Patricia Sargeant, author of sensual, suspenseful romances

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The W form of plotting
By Patricia Sargeant-Matthews

This article first appeared in the April 2001 issue of Write from the Heart, the newsletter of the Romance Writers of America Inc.®'s Central Ohio Fiction Writers chapter.

As Central Ohio Fiction Writers member Donna MacMeans explained during the March 2001 meeting, the W form of plotting your novel is an exercise to help determine your novel's turning points. You can then use those points to graph your books.

She first learned of the W method of plotting from a Romance Writers of America tape titled "You take the high road, and I'll take the low road."

"Once you understand the W plot, you can see it in virtually every movie and book," Donna noted. "It is just a way to visualize necessary turning points and how they affect the action. If you can visualize how the plot will turn at key elements of the book, it makes writing toward the turn much easier."

In addition to using the W plot, Donna incorporated the 12 stages from The Writer's
by Christopher Vogler to illustrate plotting turns. As described in The Writer's
, the 12 stages are:

1. Ordinary world
2. Call to adventure
3. Refusal of the call
4. Meeting with the mentor
5. Crossing the first threshold
6. Test, allies, enemies
7. Approach to the inmost cave
8. Ordeal
9. Reward
10. The road back
11. Resurrection
12. Return with the elixir

Donna used the movie "The Wizard of Oz" to illustrate how the 12 stages interact with the W plot. "The Wizard of Oz," which Vogler also uses to illustrate his 12 stages, begins in the ordinary world of Dorothy, Aunty Em and Toto. The second stage, or call to adventure, occurs when Toto bites the neighbor/witch.

The 12 stages of the journey and the descent of the W continue as Dorothy at first refuses the call to adventure. Her mind is changed for her later, though, and she runs off with Toto - only to get caught in a tornado.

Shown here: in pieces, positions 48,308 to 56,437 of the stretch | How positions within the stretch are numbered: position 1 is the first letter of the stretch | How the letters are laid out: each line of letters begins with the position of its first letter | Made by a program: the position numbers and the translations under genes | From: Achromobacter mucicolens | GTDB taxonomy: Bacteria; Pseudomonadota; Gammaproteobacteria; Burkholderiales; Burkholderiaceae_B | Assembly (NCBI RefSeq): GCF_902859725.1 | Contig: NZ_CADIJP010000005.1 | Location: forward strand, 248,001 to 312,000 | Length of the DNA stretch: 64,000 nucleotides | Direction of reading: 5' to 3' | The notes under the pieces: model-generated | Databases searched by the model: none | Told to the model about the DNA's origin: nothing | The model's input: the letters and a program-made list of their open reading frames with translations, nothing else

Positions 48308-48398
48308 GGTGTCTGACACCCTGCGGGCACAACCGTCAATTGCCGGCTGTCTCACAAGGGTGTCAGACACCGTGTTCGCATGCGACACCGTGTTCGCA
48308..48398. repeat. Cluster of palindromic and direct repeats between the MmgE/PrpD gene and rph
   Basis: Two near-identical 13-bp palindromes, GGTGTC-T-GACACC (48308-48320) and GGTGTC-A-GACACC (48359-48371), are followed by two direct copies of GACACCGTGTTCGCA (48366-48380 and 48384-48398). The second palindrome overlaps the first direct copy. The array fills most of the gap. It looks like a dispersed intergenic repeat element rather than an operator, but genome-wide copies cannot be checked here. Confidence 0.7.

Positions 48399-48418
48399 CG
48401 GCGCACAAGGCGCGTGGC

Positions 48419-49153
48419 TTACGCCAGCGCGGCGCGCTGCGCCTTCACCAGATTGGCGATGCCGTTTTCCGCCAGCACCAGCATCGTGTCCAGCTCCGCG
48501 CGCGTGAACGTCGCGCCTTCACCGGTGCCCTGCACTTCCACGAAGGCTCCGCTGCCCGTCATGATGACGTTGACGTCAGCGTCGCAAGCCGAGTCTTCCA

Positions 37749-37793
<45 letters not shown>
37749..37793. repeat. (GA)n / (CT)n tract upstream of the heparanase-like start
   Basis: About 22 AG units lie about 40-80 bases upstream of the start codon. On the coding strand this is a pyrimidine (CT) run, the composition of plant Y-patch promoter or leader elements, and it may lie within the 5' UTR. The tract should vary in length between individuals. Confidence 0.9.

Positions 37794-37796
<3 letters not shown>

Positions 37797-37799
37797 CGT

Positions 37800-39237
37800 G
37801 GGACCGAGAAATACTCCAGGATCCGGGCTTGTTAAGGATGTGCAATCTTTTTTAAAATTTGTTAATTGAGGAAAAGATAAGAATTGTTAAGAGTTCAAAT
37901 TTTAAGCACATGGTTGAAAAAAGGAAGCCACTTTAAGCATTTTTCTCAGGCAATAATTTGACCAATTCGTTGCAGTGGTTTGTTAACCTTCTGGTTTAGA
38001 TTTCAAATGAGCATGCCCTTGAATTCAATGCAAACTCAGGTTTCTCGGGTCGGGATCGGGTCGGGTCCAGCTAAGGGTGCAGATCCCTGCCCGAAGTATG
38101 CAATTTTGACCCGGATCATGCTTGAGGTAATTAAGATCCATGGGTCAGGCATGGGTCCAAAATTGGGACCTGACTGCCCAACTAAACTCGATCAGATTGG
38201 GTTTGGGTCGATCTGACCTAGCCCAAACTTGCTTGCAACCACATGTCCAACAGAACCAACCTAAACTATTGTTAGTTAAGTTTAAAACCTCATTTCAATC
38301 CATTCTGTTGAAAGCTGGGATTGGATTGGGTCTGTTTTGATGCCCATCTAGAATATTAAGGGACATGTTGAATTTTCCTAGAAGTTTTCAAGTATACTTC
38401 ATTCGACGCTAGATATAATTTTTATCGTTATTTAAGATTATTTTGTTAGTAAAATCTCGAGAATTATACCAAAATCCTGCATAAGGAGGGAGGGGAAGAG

"Once you accept the call to adventure, everything goes wrong," Donna explained. "That's because trouble is far more interesting than when everything goes right."

The first turning point in the W is the change of plan. This coincides with the fifth stage, crossing the first threshold. In novels, this point or stage usually hits around chapter three. In "The Wizard of Oz," this is the scene in which Dorothy finds the Yellow Brick Road.

The Yellow Brick Road was supposed to be easy street. However, to sustain your readers' interest, you cannot make your character's journey easy. Show your character trying to overcome tests and hurdles during the journey. This advances us to stage six, tests/allies/enemies.

"You need to keep throwing obstacles in their path," Donna said. "For every two steps forward, the character takes one step back."

Using "The Wizard of Oz" to illustrate this point:

  • Dorothy finds an ally in the Scarecrow. They're pelted by apples.
  • Dorothy and the Scarecrow find an ally in the Tin Man. The group is then attacked by fireballs.
  • Dorothy, the Scarecrow and the Tin Man find an ally in the Lion. They experience a setback when they fall asleep in the poppy field.

The obstacles increase in intensity until the story reaches the second turning point in the W, also called the point of no return.

"The plot dramatically takes a turn in another direction. Where love flourished, now a huge obstacle challenges its existence. If the heroine was safe before, now she is in deep danger," Donna explained.

In "The Wizard of Oz," the point of no return occurs when flying monkeys carry off Dorothy. Prior this point, friends have surrounded her on her mission; now she must continue alone.

"Before, she could always decide to forgo capturing the witch's broom and instead live with the munchkins," Donna elaborated. "Due to her capture, this is no longer an option."

The story races forward to the third turning point in the W - the climax or "black moment." In the black moment, Dorothy thinks she has escaped the witch's castle, only to be cornered on a high precipice. In a romance, it is important the heroine take the action to save herself from the black moment. Indeed, that is the whole point of the book. The heroine must stand up to her worst fears and conquer them, just as Dorothy did by throwing a bucket of water on the witch.

The distance between the second turning point (the change of plan) and the third turning point (the point of no return) is disproportionate to the distance from the point of no return to the black moment, creating a skewed W.

After the black moment, the action turns again to build to the final resolution when all loose ends are tied up. In The Writer's Journey, this is the equivalent of returning with the magic elixir. In a romance, this is also the acknowledgment of true love between the hero and heroine. Both know that their love is strong enough to stave off life's obstacles.

Donna challenged the group to find the W in their own works and see that adequate pitfalls and obstacles exist to keep the book exciting.

"I've described the W plot in many, many critique letters to beginning writers trying to help them add structure to their story plots. The feedback has been the equivalent of a light bulb suddenly switched on," Donna said. "(Plotting on the W) is a way to visualize those elements we all knew had to be included in our book somewhere; we just weren't sure where."

Text and photos copyright 2006 by Patricia Sargeant-Matthews

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